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News that President Donald Trump removed metals tariffs on Canada and Mexico, has drawn praise from farm organizations across the country. As part of Friday's arrangement, the Canadians and Mexicans agreed to scrap retaliatory tariffs they had imposed on U.S. goods, including cheese.

“The lifting of steel and aluminum tariffs on Mexican and Canadian imports and the elimination of retaliatory tariffs on U.S. agricultural products by Mexico and Canada is welcome news," said American Farm Bureau Federation President Zippy Duvall. “Retaliatory tariffs are a drag on American farmers and ranchers at a time when they are suffering more economic difficulty than many can remember. Elimination of these tariffs should help pave the way for approval of the USMCA by Congress. Likewise, keeping an eye on Friday’s deal should address concerns about dumping and unfair subsidies."

With this milestone reached, Duvall urged negotiators to continue their work toward re-opening markets with the European Union, China and Japan.

"The Farm Bureau believes in fair trade. Eliminating more tariffs and other trade barriers is critical to achieving that goal,” Duvall said.

Remove barrier

Wisconsin Farm Bureau President Jim Holte says he is hopeful that the recent action will eliminate a major barrier of getting the United States-Mexico-Canada Agreement passed through Congress.

"Wisconsin’s agricultural economy greatly benefits from trade and the relationships with Canada and Mexico," he said. "Having the retaliatory tariffs eliminated on our products, especially cheeses, is a step in the right direction but passing the USMCA is what is needed next."

FarmFirst Dairy Cooperative President John Rettler said his organization was eager to see Mexico respond by dropping their tariffs on U.S. dairy products and restore trade with its number one export market.

"More than 20 years have been dedicated to increasing U.S. dairy export volumes to Mexico, building a strong trade relationship but also a valuable channel of safe, quality food products for Mexicans and their families to enjoy," Rettler said.

Rettler pointed out that for every $1 of U.S. dairy exports to Mexico, $2.50 is generated as economic activity in the U.S., according to Informa Economics.

"This is a step in the right direction, especially as Congress considers USMCA. Dairy farmers are eager to see additional progress made on these trade agreements, including the passage of USMCA," Rettler said. "Now that the tariffs are no longer in place, Congress can remove that political barrier and move forward with approving this trade agreement."

However, there is more work to be done outside of this trade agreement, especially as trade talks continue with countries like China, Rettler said.

Good news for farmers, processors

Edge Dairy Farmer Cooperative, one of the largest dairy co-ops in the country, says the recent rollback of tariffs between the U.S. neighbors is good news for Wisconsin dairy farmers and processors.

"Ending these tariffs will remove a roadblock to free and fair trade with two important partners, particularly Mexico, which is by far the biggest buyer of our dairy products," said Brody Stapel, president of Edge and a dairy farmer from eastern Wisconsin.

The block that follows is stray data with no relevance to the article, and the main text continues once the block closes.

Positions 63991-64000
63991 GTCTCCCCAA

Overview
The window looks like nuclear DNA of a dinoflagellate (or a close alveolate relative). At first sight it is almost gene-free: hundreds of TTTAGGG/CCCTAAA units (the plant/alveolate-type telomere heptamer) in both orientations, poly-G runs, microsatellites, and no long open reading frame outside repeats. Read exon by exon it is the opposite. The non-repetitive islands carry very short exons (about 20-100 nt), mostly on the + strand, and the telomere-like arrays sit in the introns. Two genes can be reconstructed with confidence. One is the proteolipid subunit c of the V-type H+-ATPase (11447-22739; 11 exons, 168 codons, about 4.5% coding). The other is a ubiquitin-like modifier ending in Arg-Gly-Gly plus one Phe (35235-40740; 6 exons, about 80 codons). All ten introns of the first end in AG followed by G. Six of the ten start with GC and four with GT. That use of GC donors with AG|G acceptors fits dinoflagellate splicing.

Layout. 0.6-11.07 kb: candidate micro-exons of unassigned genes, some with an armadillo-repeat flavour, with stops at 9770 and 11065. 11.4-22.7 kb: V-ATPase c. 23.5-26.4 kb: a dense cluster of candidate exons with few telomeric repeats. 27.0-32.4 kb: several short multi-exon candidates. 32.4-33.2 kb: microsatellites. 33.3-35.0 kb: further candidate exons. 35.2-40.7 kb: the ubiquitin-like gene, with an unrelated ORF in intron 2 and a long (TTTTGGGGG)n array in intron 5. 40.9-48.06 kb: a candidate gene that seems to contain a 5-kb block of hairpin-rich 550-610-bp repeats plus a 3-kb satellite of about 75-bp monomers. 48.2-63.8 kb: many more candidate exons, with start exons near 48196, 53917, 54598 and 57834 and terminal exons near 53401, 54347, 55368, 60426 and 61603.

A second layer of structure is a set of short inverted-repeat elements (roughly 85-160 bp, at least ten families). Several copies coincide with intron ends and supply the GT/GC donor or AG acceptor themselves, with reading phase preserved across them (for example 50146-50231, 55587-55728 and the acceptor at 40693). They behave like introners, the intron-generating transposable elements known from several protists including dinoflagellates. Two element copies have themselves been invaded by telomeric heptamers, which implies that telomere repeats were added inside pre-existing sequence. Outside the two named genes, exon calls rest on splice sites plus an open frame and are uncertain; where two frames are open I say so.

Retaliatory tariffs hit farmers at a time when the industry was already struggling with low milk prices and a lack of work force.  Stapel says he hopes the recent development signals that the proposed USMCA trade pact between the countries will get the full support of Congress.

"That deal is critical to the long-term success of the U.S. dairy community, so we cannot stress enough the importance of our lawmakers in both parties getting behind USMCA as soon as possible," he said. "Exports play a key role in the future milk price. Under today’s depressed milk prices and higher production costs, our farmers are feeling the strain. Lifting the tariffs will help ease the long-term pain.”

Enough is enough

American Dairy Coalition officials say it's time House Speaker Nancy Pelosi to schedule a vote on USMCA.

"Each day that this important agreement is not in place leads to more uncertainty in the dairy industry as we lose access to off-shore markets," said American Dairy Coalition Board President, Walt Moore. “The ongoing farm crisis transcends partisanship. It's time for America’s farmers to contact their Congressional representatives — regardless of political affiliation — and let them know that enough is enough. It’s time to move forward,”

Farmers need a path to stability.  We need the ratification of the USMCA immediately, Moore added.

More work to do

David Herring, a pork producer from Lillington, N.C., and president of the National Pork Producers Council said Mexico's 20% retaliatory tariff on U.S. pork has cost pork producers $12 per animal, or $1.5 billion on an annualized, industry-wide basis.

"Last year, Canada and Mexico took over 40% of the pork that was exported from the United States," Herring said, adding that U.S. pork exports to Mexico and Canada support 16,000 U.S. jobs. 

Herring hopes the focus will turn to the completion of a trade deal with Japan.

"U.S. pork is losing market in its largest value market to international competitors that have recently implemented new trade agreements with Japan," he said.

According to Dr. Dermot Hayes, an economist at Iowa State University, U.S. pork will see exports to Japan grow from $1.6 billion in 2018 to more than $2.2 billion over the next 15 years if the U.S. quickly gains access on par with international competitors.

Hayes reports that U.S. pork shipments to Japan will drop to $349 million if a trade deal on these terms is not quickly reached with Japan.

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